Smart and Connected Communities

Designing Smart, Sustainable Risk Reduction in Hazard-Prone Communities: Modeling Risk Across Scales of Time and Space


Research Team

Our interdisciplinary team of researchers from UC Berkeley, UC Santa Cruz, and UC Davis


Get to know our community partners


Stay updated on our newsletter ad upcoming events



Creating communities that are more resilient to wildfires by harnessing the collective knowledge and action of community members, emergency personnel, civic leaders, and researchers.


Figure. Logic Model of the Sociotechnical Research Framework for Resilient Communities

The Major Goals of the Project 

The purpose of this project is to develop new methods for managing risk in communities exposed to recurring natural hazards, such as wildfires. The project will use a complex systems approach to hazard reduction across multiple scales of risk. It will develop a new generation of socio-technical digital twin that integrates models of physical infrastructure systems and virtual networks of communication with social games. The project will use serious games to activate learning processes inherent in play to engage the community’s awareness and commitment to collective action.


Specifically, the project aims to:

  • Develop a new sociotechnical digital twin of the San Francisco Bay Area that integrates virtual models of physical infrastructure systems, social/commercial networks, and insurance mechanisms.
  • Design and develop serious games that can be used to activate learning processes and engage the community’s awareness and commitment to collective action.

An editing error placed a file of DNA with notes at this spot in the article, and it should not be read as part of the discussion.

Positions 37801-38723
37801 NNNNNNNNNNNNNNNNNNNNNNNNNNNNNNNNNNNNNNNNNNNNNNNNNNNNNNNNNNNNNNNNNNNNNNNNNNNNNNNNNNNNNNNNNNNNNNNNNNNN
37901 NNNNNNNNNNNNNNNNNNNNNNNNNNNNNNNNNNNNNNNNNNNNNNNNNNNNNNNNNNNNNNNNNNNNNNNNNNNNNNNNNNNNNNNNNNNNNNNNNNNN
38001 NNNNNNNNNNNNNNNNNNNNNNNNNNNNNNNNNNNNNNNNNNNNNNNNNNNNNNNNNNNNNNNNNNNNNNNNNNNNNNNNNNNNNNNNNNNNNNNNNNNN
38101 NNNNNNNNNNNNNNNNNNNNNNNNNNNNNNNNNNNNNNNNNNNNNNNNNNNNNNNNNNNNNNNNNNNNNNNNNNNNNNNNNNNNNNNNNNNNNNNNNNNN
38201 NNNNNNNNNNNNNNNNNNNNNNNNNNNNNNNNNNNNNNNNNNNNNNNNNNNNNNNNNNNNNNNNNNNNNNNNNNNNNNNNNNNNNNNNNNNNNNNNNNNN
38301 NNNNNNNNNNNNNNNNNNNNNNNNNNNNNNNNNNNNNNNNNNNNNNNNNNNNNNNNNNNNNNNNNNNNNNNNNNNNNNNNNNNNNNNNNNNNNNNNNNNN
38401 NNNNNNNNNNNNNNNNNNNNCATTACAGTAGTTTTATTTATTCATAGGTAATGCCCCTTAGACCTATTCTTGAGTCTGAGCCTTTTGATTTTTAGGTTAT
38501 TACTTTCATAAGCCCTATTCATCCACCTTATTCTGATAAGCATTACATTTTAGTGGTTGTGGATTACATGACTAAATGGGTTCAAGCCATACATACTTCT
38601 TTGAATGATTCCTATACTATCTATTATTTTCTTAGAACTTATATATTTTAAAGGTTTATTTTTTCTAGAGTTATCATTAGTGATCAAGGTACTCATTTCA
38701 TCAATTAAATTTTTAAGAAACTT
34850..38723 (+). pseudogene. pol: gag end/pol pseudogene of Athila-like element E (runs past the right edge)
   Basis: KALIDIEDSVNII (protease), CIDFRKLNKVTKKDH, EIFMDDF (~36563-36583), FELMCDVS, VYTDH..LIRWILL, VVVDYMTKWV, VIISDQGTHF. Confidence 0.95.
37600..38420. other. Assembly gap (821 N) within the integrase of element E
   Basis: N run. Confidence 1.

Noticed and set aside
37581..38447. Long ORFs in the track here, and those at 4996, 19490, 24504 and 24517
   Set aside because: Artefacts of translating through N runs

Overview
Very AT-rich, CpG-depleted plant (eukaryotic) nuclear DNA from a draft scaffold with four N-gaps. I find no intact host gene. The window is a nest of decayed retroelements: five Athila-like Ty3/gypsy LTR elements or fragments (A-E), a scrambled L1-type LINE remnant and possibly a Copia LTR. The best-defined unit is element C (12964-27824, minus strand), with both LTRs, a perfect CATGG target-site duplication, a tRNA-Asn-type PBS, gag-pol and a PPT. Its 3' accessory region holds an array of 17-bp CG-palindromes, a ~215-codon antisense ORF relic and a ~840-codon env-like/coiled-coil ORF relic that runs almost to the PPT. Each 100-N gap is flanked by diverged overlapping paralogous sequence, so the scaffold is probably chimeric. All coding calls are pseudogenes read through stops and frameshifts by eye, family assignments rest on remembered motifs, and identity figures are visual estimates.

• Investigate whether community learning processes that focus on cognition and action will mitigate wildfire risk in the short-term and lead to sustainable adaptation to recurring risk conditions in the long-term.
  • Engage under-represented minorities in affected regions and support decision-makers in vulnerable communities.



The project is expected to make significant contributions to the field of risk management by:

  • Developing new methods for managing risk in hazard-exposed communities.
  • Advancing risk management theory through a prototype sociotechnical framework for decision-making support.
  • Providing both regional and micro-scale views of risk interactions.
  • Translating risk information into easily understandable formats and embedding learning processes in gaming scenarios to promote risk reduction.


Learn more on this project here 


Sponsored by

This project is in response to the National Science Foundation (NSF) – Smart & Connected Communities (SCC) program. It is co-funded by the Advancing Informal STEM Learning program which seeks to advance new approaches to, and evidence-based understanding of, the design and development of STEM learning in informal environments.


We appreciate your comments and suggestions. If you have any, please send an email to us.